Banking royal commission: Will the credit squeeze become a credit crunch?
PHOTO: The big four banks have all tightened their home loan assessment processes this year. (ABC News: Alistair Kroie)
Following the release of the banking royal commission’s interim report, analysts are divided about just how much further the lending slowdown has to go.
UBS analysts have long been bearish on the banks and the interim report did nothing to change their view.
“The risk of the current credit squeeze turning into a credit crunch is real and is rising, in our view,” they wrote.
“Given the comments by the Treasurer and calls by the Labor Party to further extend the [royal commission], hopes that the final recommendations may be watered down or not adopted by the current or future governments appear highly optimistic.
“We believe the Australian banking sector is facing a period of substantial and sustained earnings pressure which is likely to last several years.”
In the interim report, commissioner Kenneth Hayne argued that responsible lending requires a proper income and expenses assessment.
“Verification calls for more than taking the consumer at his or her word,” he said.
“Verification is often not difficult. Most persons have income deposited to a bank account and there is, therefore, a bank statement showing receipt of the income claimed that will be readily available to the consumer … many of a consumer’s main outgoings will be recorded (or at least reflected) in the same bank statement.”
UBS analysts estimate that a move to full verification of loan applicants’ expenses will reduce maximum borrowing capacity by around 30 per cent.
“We estimate that the current improvements and tightening of underwriting standards the banks have undertaken have reduced owner occupied maximum borrowing capacity by 7-10 per cent and investment property by ~20 per cent,” they wrote.
“Therefore there is likely to be a further substantial tightening in maximum borrowing capacity to come.”
However, other analysts think the bulk of the credit tightening has happened.
“I’m not sure it will go further, I think it already has been substantial,” UTS Business School industry professor Warren Hogan told The Business.
“It will take more time for that to play out and I think it’s showing up in particularly the Sydney and Melbourne markets, with what has been a pretty substantial decline in house prices in the last six months.”
The Motley Fool general manager Scott Phillips agrees, telling The Business the banks are aware of what is required of them, following the revelations at the banking royal commission hearings.
“If they can get in front of it they get to say politically and in the public sphere, ‘look what we’ve already done, we’ve learnt the lessons, you don’t need to regulate us too hard’,” he said.
“They’re in damage control right now and you might say, generously, they’re also trying to do the right thing.
“Maybe that’s true, maybe that’s not, but they are doing those things already, the commissioner notes that.”
Ratings agency S&P has also observed the actions already taken by the banks in its assessment of the interim report.
“Shortcomings identified by the commission have not themselves undermined the business positions, earnings, or capital profiles of the banks sufficiently to compromise our existing view of the credit and risk profile of banks,” said S&P Global Ratings.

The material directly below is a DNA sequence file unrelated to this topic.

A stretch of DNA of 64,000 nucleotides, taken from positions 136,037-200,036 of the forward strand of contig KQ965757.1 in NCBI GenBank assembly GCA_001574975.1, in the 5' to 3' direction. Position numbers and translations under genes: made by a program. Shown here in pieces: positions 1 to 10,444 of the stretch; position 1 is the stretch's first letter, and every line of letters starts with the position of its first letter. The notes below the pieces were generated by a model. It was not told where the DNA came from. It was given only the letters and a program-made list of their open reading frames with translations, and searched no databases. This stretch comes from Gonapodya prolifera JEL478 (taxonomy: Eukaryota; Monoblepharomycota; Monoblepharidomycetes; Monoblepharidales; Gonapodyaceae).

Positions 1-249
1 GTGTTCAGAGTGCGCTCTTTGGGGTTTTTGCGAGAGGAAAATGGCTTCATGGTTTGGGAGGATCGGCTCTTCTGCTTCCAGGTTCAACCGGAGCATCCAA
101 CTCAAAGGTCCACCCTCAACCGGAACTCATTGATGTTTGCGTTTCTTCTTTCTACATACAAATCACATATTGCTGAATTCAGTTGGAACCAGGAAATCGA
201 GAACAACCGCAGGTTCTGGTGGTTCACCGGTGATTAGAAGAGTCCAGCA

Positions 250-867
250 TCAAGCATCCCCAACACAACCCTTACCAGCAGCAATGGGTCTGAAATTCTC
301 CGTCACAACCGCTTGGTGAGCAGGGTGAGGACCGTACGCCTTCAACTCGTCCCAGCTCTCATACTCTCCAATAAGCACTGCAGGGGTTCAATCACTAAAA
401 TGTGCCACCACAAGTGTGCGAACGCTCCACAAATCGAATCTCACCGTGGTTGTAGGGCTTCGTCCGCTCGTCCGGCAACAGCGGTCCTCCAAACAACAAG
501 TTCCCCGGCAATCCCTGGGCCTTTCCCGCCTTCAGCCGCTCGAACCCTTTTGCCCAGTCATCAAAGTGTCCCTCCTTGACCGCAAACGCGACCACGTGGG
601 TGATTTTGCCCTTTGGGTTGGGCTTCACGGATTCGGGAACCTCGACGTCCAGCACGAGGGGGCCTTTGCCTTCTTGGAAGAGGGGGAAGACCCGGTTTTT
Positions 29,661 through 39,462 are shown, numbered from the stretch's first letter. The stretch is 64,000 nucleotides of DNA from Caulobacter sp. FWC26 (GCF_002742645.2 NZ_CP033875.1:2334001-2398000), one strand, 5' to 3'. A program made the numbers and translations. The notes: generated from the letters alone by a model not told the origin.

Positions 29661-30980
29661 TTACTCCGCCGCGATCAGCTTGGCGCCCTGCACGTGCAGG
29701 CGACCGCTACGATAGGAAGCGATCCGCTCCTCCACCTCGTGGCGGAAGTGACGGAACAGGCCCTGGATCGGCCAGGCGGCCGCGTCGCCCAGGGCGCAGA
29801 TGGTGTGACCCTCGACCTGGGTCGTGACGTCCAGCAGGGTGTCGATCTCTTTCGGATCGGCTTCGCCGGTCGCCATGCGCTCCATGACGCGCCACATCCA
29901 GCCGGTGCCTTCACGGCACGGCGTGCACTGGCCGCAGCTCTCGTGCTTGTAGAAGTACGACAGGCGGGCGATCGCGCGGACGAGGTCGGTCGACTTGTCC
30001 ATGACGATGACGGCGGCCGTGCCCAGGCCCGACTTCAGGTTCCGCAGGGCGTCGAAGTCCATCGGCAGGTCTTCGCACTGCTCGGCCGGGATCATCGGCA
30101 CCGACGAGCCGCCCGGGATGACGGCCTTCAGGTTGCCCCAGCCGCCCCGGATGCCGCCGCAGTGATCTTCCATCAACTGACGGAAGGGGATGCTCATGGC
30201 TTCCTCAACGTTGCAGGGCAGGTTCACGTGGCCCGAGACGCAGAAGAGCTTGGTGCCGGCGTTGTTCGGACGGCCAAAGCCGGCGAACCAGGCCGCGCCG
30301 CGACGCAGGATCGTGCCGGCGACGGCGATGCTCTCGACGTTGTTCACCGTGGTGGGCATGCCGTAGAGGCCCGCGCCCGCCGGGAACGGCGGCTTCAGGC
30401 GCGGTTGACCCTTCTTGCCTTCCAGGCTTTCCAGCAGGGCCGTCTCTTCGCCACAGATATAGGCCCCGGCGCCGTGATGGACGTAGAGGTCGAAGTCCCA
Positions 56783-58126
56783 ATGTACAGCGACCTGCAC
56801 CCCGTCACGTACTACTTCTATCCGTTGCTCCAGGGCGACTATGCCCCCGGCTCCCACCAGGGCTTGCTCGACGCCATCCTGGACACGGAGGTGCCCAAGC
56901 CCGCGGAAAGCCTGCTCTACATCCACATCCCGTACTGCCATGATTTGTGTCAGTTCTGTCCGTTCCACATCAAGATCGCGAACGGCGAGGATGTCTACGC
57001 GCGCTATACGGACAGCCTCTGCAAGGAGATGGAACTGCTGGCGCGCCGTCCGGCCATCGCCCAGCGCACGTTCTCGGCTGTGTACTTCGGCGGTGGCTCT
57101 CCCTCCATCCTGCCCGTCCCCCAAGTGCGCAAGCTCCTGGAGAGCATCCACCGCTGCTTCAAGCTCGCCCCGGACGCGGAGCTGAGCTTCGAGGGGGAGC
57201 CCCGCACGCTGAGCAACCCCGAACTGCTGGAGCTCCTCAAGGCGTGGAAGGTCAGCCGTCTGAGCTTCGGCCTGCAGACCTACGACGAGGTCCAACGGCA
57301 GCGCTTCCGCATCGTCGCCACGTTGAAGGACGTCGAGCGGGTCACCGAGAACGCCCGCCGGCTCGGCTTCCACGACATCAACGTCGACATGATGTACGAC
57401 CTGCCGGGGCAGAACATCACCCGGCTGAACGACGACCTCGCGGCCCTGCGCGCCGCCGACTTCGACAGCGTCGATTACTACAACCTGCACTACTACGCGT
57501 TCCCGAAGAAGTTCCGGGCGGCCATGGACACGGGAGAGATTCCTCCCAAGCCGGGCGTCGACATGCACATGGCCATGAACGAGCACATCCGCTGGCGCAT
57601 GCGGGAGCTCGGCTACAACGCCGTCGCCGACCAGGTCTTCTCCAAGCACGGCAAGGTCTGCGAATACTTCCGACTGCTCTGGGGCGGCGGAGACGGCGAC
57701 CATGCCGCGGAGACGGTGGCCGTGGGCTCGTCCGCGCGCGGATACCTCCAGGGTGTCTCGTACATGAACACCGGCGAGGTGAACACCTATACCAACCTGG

“We are of the view that banks have themselves started to implement changes to conduct, culture, and governance ahead of any recommendations that might be imposed on them when final recommendations are implemented.”
S&P said the interim report has had no impact on the credit ratings of the Australian banks but it is eyeing the release of the final report, which is due by February 2019.
Regulatory ‘whack-a-mole’ could see new risks emerge
As banks pullback on new lending, other players are looking to fill the void.
“We are really seeing a big slowdown in bank lending but non-bank lending has picked up … in the last three months, at an annualised rate, it’s surged to a 25 per cent pace,” Professor Hogan, the former chief economist of ANZ, told The Business.
Related Story: Melbourne Dominates Australia’s Housing Hotspots List
The shift to the non-bank sector could have unintended consequences, according the Motley Fool’s Scott Phillips.
“The risk here is that by whacking one mole in one spot, another one pops up,” he said, noting a lack of oversight of non-bank lenders.
“The chances are that you make the big four play by the rules and then the cowboy sector starts doing things you wish didn’t happen — that does tend to create risks in the financial services market that are unintended and pretty unsatisfactory.”
Professor Hogan believes the potential ramifications go beyond the banking sector.
“If this economy continues to do well, and I don’t think there’s any reason to think it won’t for the next little while, it could become a real problem, and it could become a problem for monetary policy,” he said.
“In the last couple of years our monetary policy has shifted to [macroprudential], where we’re using regulation to try and slow growth in credit and leave interest rates where they are, but if more and more activities are happening away from the prudential oversight, then you are going to have to revert back to the interest rate tool.
“We’ve seen it all around the world over time that it is this so-called ‘shadow banking’ that can really create problems for financial stability and that trend is starting to emerge.”